Properly size images – resize large images to be smaller. For example, my blog width is 680px so I take screenshots and crop/resize images for those exact dimensions. Learn the different areas of your site (logo, sidebar, blog, features images, etc), then follow the correct dimensions.
Defer offscreen images – lazy load images which was built-in to WordPress 5.5 and above.
Efficiently encode images – losslessly compress images using a plugin like ShortPixel. You get 100 free credits each month (this is the my favorite image compression plugin and I have tried many including Imagify, Smush, EWW, and others). Install it, grab your API key from the ShortPixel website, then configure the settings. Set the image compression level to lossless. Go to your Media tab and optimize a couple images to make sure you’re happy with the quality. If you are, bulk compress all images on your site. I recommend taking a backup beforehand.
Serve images in next-gen formats – use a WebP plugin like ShortPixel of WebP Converter For Media to convert your JPEG/PNGs to WebP. It’s usually done using the
11. Use Lightweight Plugins
If you’re running high CPU plugins that cause slow server response times, you either need to delete them, or find alternative plugins that don’t consume as many resources. Here are some lightweight plugins I suggest, though in many cases, you need to do your own research/testing. View your Query Monitor report after installing EACH plugin to see how it impacts load times.
Backup – UpdraftPlus.
Comments – Disqus Conditional Load.
Analytics – Google Analytics and Search Console should be plenty. Just make sure you’re hosting Google Analytics locally (using WP Rocket, CAOS, or Perfmatters).
Page Builders – WordPress Page Builder by MotoPress, but no page builder runs faster than the native WordPress Editor. Combine this with the Duplicator plugin and you shouldn’t need a page builder (including page builders built-in to WordPress themes). Unless your team absolutely refuses to learn a little HTML (the easiest coding language), avoid page builders.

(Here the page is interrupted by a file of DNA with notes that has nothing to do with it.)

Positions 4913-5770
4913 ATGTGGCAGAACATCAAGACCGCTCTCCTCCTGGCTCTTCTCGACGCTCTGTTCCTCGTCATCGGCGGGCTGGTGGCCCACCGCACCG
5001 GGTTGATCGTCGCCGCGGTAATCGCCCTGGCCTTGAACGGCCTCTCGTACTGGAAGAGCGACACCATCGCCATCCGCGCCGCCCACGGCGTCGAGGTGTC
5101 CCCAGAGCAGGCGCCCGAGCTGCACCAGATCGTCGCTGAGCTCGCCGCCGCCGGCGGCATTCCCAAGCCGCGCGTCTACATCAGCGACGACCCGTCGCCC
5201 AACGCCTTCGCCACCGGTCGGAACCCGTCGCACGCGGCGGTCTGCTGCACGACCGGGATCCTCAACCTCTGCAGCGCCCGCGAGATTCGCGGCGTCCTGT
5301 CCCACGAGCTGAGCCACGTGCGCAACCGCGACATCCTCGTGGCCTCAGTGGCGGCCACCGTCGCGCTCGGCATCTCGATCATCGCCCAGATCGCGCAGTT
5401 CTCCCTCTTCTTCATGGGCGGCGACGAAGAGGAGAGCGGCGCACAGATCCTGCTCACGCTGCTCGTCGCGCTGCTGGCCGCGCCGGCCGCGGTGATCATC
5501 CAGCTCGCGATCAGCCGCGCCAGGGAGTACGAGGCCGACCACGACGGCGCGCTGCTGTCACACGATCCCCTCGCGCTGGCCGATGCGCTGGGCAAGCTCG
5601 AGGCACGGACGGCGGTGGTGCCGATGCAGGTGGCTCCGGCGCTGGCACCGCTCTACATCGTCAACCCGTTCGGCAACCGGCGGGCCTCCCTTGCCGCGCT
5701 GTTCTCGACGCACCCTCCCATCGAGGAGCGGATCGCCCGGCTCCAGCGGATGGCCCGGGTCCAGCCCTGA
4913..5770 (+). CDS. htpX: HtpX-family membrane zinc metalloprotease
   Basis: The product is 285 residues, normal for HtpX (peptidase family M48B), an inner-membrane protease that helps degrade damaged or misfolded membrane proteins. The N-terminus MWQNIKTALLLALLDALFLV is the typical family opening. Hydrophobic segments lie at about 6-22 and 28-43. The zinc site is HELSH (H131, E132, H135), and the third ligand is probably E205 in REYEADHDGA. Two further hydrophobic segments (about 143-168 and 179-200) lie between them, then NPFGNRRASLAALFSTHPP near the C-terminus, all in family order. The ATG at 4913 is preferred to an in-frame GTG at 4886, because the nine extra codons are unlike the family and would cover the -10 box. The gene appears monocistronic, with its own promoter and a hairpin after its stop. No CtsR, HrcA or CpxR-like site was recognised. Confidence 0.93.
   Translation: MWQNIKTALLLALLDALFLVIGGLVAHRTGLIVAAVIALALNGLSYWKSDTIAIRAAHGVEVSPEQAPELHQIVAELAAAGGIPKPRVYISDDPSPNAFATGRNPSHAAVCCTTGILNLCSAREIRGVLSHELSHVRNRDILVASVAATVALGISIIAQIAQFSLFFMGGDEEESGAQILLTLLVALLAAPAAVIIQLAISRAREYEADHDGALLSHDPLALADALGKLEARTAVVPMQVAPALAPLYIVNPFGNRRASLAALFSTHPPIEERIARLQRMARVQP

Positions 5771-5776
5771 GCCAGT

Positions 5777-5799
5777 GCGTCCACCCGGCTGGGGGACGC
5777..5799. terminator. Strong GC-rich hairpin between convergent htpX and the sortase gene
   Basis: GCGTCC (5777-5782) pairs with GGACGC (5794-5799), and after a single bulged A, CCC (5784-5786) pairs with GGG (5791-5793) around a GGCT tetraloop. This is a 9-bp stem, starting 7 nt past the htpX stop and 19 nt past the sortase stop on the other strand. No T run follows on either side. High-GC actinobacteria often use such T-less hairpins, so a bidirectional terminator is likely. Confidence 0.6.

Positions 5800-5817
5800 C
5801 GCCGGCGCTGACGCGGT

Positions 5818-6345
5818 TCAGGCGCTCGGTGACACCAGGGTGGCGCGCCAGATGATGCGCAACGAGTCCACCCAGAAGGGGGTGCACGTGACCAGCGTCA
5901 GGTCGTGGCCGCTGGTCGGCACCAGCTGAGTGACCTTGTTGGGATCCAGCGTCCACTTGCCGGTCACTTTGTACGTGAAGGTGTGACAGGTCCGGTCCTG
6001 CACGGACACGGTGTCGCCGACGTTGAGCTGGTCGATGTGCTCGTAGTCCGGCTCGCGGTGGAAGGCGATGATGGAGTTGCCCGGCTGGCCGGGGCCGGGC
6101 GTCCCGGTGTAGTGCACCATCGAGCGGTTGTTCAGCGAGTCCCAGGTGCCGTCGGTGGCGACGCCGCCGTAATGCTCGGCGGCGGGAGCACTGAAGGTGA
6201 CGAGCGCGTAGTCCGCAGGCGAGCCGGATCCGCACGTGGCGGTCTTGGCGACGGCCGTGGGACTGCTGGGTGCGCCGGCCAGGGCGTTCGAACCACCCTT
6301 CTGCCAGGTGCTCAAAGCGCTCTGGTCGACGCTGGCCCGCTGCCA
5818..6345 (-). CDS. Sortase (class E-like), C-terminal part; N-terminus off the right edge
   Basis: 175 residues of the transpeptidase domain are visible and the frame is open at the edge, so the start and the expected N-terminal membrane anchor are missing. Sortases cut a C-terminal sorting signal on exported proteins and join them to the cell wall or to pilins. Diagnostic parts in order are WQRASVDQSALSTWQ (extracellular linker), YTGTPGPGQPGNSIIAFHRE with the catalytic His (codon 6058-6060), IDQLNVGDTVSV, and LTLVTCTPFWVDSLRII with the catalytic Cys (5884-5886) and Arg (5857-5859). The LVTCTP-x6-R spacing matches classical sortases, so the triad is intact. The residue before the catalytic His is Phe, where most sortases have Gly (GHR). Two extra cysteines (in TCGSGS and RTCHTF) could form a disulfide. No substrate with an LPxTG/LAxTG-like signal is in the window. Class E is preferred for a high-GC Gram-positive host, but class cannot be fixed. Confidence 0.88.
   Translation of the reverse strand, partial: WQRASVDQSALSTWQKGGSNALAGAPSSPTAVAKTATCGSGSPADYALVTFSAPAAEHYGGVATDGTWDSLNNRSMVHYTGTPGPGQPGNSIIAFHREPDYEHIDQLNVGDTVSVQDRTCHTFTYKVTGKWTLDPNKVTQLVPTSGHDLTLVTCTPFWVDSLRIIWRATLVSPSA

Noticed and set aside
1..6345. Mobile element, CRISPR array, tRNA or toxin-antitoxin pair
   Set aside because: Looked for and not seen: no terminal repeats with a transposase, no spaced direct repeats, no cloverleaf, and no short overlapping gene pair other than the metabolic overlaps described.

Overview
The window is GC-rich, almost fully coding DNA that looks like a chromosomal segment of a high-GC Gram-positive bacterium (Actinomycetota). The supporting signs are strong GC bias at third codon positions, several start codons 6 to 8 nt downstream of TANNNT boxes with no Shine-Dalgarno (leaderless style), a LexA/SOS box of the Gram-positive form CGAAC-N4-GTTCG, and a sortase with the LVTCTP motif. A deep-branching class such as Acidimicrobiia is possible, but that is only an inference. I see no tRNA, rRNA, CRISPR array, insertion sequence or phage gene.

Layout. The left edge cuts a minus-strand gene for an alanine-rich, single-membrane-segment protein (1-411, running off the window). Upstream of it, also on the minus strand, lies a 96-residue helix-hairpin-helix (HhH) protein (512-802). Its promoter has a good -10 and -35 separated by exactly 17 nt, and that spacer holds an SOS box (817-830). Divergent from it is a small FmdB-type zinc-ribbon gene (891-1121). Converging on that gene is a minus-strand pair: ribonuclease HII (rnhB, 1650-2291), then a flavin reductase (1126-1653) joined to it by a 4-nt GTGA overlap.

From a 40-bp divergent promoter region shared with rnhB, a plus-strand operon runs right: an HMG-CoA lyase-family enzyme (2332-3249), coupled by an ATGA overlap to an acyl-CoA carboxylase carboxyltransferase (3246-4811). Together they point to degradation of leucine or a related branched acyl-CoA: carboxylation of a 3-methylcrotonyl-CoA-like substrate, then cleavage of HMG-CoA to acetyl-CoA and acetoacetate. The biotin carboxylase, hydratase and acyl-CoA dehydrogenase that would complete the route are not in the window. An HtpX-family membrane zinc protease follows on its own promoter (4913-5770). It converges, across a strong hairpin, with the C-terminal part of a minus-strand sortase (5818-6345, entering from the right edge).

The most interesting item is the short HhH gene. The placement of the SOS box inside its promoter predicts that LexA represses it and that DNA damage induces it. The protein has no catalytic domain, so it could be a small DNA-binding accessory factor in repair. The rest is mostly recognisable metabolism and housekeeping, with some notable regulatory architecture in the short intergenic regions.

12. Avoid External Resources
External resources can come from Google Maps, Analytics, Gravatars, social sharing plugins, comment plugins, and other sources. These pull requests from external resources and will increase server response times and destroy your GTmetrix + Pingdom reports. Obviously it’s best to avoid external resources all together, but I also left some common solutions below.
- Gravatars – use WP User Avatar, Harrys Gravatar Cache, FV Gravatar Cache, Optimum Gravatar Cache. You can also disable Gravatars completely, or break comments and enable nested comment in your WordPress Discussion settings.
- Comment plugins – use the Disqus Conditional Load plugin.
- Social Sharing plugins – it’s really best to use a lightweight plugin for this.
- Google Maps – only use this on pages you absolutely need a Google Maps.
- Google AdSense – use Cloudflare Rocket Loader which helps with dynamic content.
Prefetch DNS Requests – if you absolutely HAVE to use external resources, prefetching them helps browser anticipate them so they can load faster. Luke created an amazing list of common domains to prefetch. Copy all these (or just the ones you need) and add them to your site (most cache plugins have an option for this). Also include your CDN URL if you’re using StackPath, KeyCDN, BunnyCDN, or another CDN (except for Cloudflare which doesn’t use CDN URLs).
13. Host Google Fonts Locally